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This Day in History: The story behind the Hoover Dam

On this day in 1930, the Secretary of the Interior issues an order: Construction on the Boulder Dam should commence immediately! The dam, of course, would soon be known as Hoover Dam instead.

The dam, circa 1941

The project had been a long time coming. Twenty-five years earlier, the Colorado River had flooded. There was so much water that an inland sea was accidentally created: the Salton Sea. Needless to say, farms in the area were badly affected. Recovery took two years and more than $3 million.

That’s a lot of money today, but it was even more back then. The cost in today’s dollars would push $80 million.

Unfortunately, the 1905 flood was not the first of its kind. The river could be fairly unpredictable. One Bureau of Reclamation employee observed: “The river was an enemy, and only in short periods of time could you look at it as a useful river. Most of the time it was something that would kill you or ruin your farm.”

Congress took action to help in 1920, perhaps prompted by another flood in 1916.

On May 18, 1920, Congress authorized the Secretary of the Interior to investigate the problem and determine the feasibility of a dam. Nearly two years later, in February 1922, a report was submitted to Congress. The report endorsed the idea of using a dam to simultaneously control the river, while providing electricity and water to portions of the West.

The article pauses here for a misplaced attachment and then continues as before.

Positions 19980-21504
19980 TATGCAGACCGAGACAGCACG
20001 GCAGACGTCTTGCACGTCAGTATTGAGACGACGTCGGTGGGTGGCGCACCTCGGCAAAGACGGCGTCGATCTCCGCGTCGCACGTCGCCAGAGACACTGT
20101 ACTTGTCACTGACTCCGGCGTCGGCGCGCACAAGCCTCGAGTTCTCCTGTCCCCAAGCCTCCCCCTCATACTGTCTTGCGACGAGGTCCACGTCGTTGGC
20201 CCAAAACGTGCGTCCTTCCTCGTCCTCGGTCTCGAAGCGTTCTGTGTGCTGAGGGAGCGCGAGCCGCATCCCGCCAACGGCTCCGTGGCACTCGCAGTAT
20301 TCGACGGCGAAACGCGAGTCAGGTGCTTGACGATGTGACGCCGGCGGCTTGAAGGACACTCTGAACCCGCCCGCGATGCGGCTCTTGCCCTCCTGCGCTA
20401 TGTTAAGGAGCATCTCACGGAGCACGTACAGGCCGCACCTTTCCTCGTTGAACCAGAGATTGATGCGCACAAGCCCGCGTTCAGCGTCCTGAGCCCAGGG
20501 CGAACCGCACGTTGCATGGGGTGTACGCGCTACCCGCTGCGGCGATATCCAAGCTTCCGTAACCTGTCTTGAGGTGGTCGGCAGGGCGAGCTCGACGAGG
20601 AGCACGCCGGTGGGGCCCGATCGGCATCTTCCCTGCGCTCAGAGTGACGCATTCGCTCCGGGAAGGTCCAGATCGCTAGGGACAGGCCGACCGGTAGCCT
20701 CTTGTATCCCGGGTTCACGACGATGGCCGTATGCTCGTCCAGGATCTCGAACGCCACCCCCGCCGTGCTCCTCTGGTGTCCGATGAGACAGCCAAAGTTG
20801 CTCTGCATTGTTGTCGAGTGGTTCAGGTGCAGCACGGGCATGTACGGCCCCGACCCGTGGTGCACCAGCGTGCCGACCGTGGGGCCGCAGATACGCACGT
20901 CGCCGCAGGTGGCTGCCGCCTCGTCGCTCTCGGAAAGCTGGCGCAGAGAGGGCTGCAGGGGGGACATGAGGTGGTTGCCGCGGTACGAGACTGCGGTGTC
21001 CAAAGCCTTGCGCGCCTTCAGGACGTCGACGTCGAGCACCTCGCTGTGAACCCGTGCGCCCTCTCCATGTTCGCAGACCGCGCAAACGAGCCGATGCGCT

Of course, an idea is one thing. Convincing everyone to jump on board is another. Herbert Hoover—the “Great Engineer”—tackled this latter problem.

Hoover was then Secretary of Commerce. He had created a Colorado River Commission to bring the seven affected states together; they could talk about their water rights and possible solutions. (The Commission had already begun its work when Congress received its report in February 1922.) Eventually, Hoover proposed a compromise that enabled these states to reach an agreement, and the Colorado River Compact was signed on November 24, 1922. Later, as President, Hoover signed a proclamation, making the states’ compact effective.

Notably, Hoover emphasized the importance of states working together to solve a problem. Perhaps other problems can be solved in this same manner, he noted, “rather than the imposition of these problems on the Federal Government.”

The dam was named “Hoover Dam” during Hoover’s presidency, but FDR’s administration did not seem to think too much of that! They did their best to change the name to “Boulder Dam” after FDR’s election. Congress eventually restored the name “Hoover Dam,” but not until 1947.